4. “most of them consider Biden as bad as Trump”

      That’s certainly the impression I got when I made the mistake of ambling over to Ph*r*ng*l* around Super Tuesday. The degree of disconnection from reality in the comments was impressive. Several people stated that Bernie Sanders was their “compromise candidate.”

  6. I for some reason had thought Taibbi was uncongenial, but I’ve recently read several of his pieces which I’ve agreed with. This was good one, too.

  7. Matt Taibbi spent several years in Russia, where I believe he wrote for and edited an English language paper, and in Uzbekistan, from which he was deported for critical reporting on the dictatorship. These experiences, and his knowledge of Russian history, may explain his attention to the behavior of our regressive Left, with its Leninist zealotry and, now, close connection with administrative bureaucracies. The latter, under the Diversity/Inclusion label, have come increasingly to resemble the Department for Agitation and Propaganda (отдел агитации и пропаганды) in the Bolshevik Party of fond memory.

    An interesting sociological question is how this model of behavior became so commonplace seemingly spontaneously in the USA’s academic structures. One suspects that a particular personality type rises to dominant positions in human institutions, across various cultures, and can use the verbiage of the Left as handily as any other verbiage.
    In Uzbekistan and the other ‘stans, the rule
    by apparatchiks transitioned smoothly from
    Communism to crony capitalism without missing a beat—a process Mr. Taibbi was able to observe at first hand.

    1. “An interesting sociological question is how this model of behavior became so commonplace seemingly spontaneously in the USA’s academic structures.

      I think it is something that has been happening gradually for decades.

  8. Yes, others have made these points before, but they were mostly centrists or conservatives. The fact that a writer with solid left credentials is finally doing so when most leftists have (and continue to be) apologists for Cancel Culture aka censorship is a positive development and could even be seen as a turning point of sorts.
    Also, “who disagrees?” Many people in the leftist circles in which Taibbi travels. The fact that he’s willing to challenge them should be applauded.

  9. I’e been following Matt since the early 2000’s reading his work in the New York Press and Rolling Stone. And I’ve read about some of his crazy exploits during the Exile days in Russia. At times his work is vaguely reminiscent of Hunter Thompson (with the requisite drug use) and his writing on the subprime mortgage loan crisis was the most concise account of it on record. He’s definitely a refreshing voice and someone to follow.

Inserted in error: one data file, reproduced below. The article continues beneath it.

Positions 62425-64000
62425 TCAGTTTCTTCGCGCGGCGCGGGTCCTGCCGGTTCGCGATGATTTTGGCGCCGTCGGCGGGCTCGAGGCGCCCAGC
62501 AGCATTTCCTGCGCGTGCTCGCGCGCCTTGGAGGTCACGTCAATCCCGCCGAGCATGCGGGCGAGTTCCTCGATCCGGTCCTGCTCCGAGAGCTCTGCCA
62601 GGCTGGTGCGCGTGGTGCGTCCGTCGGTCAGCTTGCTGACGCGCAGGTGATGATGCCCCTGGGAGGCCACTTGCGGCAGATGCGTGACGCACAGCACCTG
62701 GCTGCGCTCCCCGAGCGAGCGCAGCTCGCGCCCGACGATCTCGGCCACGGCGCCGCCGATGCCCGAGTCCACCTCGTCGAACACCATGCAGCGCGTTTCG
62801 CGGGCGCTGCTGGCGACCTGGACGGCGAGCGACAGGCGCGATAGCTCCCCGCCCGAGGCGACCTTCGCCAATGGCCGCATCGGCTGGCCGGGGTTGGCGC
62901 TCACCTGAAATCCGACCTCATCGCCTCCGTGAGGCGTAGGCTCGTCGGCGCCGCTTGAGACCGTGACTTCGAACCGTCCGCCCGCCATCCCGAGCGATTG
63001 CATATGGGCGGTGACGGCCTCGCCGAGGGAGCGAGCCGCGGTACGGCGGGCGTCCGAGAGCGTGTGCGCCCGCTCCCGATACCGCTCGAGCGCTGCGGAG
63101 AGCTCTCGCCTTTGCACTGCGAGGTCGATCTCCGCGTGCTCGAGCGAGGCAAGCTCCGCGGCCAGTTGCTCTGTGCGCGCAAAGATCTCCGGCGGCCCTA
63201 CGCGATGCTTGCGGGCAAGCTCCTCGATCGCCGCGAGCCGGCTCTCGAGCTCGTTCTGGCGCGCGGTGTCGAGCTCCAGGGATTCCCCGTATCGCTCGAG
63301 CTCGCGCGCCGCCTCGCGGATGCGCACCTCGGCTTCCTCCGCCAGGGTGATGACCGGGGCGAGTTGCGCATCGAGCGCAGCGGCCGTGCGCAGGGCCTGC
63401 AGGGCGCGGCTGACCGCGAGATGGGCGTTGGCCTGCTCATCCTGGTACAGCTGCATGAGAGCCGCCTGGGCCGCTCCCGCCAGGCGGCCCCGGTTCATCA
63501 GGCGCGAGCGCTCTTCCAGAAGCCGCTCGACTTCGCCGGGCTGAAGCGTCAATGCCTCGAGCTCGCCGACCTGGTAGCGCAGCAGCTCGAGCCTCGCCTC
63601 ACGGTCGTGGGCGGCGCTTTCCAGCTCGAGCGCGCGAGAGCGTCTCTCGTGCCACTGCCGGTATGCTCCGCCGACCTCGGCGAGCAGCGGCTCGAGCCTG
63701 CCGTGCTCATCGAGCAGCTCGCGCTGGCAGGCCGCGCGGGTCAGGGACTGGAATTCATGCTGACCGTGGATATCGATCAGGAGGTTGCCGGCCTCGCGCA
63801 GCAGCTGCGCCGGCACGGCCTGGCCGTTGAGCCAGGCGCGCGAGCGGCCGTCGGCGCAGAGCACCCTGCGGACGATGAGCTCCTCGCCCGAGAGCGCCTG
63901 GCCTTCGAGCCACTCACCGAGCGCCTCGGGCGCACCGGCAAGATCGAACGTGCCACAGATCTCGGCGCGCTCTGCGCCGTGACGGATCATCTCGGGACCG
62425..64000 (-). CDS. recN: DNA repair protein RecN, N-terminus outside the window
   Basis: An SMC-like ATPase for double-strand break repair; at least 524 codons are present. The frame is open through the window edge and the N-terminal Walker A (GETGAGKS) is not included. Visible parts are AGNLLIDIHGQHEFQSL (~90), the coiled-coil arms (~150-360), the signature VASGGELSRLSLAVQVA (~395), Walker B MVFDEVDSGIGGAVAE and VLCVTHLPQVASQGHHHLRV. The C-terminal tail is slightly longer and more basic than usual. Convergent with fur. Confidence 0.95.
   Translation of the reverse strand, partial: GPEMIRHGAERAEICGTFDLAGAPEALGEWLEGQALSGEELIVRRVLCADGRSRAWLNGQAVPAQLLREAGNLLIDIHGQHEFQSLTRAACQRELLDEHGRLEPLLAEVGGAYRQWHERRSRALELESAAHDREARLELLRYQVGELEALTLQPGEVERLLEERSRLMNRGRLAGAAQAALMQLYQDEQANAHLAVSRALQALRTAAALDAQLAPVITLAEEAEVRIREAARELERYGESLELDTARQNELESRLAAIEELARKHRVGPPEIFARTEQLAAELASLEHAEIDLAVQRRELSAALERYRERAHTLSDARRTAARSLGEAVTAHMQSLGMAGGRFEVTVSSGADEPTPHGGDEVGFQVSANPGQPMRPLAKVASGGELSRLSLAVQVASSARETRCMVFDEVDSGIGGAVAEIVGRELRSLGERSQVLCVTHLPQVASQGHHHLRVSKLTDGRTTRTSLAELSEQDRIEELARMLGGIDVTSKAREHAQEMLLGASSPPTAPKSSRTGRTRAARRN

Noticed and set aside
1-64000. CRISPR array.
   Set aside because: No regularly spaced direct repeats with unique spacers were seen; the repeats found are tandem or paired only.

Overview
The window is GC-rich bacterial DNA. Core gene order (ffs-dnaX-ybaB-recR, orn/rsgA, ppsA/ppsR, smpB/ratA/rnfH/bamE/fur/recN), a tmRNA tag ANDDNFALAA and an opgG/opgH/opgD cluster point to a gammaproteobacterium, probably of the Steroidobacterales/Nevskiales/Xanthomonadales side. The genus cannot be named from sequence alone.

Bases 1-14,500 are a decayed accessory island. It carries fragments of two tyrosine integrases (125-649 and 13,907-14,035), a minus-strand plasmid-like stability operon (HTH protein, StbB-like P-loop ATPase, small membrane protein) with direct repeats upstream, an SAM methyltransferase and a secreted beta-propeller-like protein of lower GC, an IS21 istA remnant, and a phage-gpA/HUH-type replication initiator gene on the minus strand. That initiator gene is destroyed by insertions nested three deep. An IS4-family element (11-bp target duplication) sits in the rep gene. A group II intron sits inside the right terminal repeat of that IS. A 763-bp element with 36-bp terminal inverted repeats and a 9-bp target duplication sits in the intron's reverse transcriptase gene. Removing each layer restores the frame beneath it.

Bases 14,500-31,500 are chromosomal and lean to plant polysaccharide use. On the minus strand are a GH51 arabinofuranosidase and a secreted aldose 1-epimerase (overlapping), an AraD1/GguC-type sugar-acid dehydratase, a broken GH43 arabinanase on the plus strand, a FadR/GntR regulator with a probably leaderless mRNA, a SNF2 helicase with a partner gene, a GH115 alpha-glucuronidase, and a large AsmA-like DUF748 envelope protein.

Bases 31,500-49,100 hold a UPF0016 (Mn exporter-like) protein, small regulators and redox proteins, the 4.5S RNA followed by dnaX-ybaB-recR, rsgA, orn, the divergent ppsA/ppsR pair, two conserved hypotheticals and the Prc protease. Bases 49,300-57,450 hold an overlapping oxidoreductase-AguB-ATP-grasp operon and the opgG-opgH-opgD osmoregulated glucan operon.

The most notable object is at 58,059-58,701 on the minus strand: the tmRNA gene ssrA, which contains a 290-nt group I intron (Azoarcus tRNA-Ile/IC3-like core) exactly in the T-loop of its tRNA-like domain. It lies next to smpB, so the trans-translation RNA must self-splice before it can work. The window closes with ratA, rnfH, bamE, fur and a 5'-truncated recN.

10. “An interesting sociological question is how this model of behavior became so commonplace seemingly spontaneously in the USA’s academic structures. One suspects that a particular personality type rises to dominant positions in human institutions, across various cultures, and can use the verbiage of the Left as handily as any other verbiage.”

    Excellent point.

    Someone addressing this question well would be the paper/essay of the decade.

  11. Is this the same Matt Taibbi who co-hosts the Useful Idiots podcast, which has a history of inviting war crime deniers and Assadist chemical weapon truthers on to it?

    I believe it is. I will give him a miss. Thnx.

    1. Taibbi can be good, but also very silly. I remember the article that of his came out directly after Barr gave his wholly dishonest account of the Mueller Report, in which he (Taibbi) said, basically, so far as I can recall, that this showed the whole investigation of the Ukraine business and Russian meddling was a waste of time and a put-up job. I think his account was welcomed here at the time, though my memory may be at fault.

  12. It’s up to the Left to criticize our own side

    Definitely we have to criticize the Cancelers, and we’re off to a great start with the Harper’s letter. I have a bit of problem calling them “my side” even though if you force everything down to a 1-dimensional spectrum, they would map out close to me.

    I have to admit, I was surprised the Cancel Culture got this far. I figured they’d run into an unwelcoming audience long before now. This tempest has gotten way beyond the teapot in which it should have fizzled out.

    1. It really is mostly a Twitter phenomenon, but since that’s the most popular social media platform for people who work in media, academic, and cultural institutions, it feels bigger than it really is. Major accounts, in other words those who are big names from these institutions, know how to get their political or social enemies removed from the platform, which is why you see such little pushback to CC; many of the big accounts that pushed back against “cancelling” earlier (including some really unsavory characters who were genuine white supremacists, misogynists, and homophobes) were banned from the platform in 2015 and 2016 when everyone was concerned about trolls ruining the internet.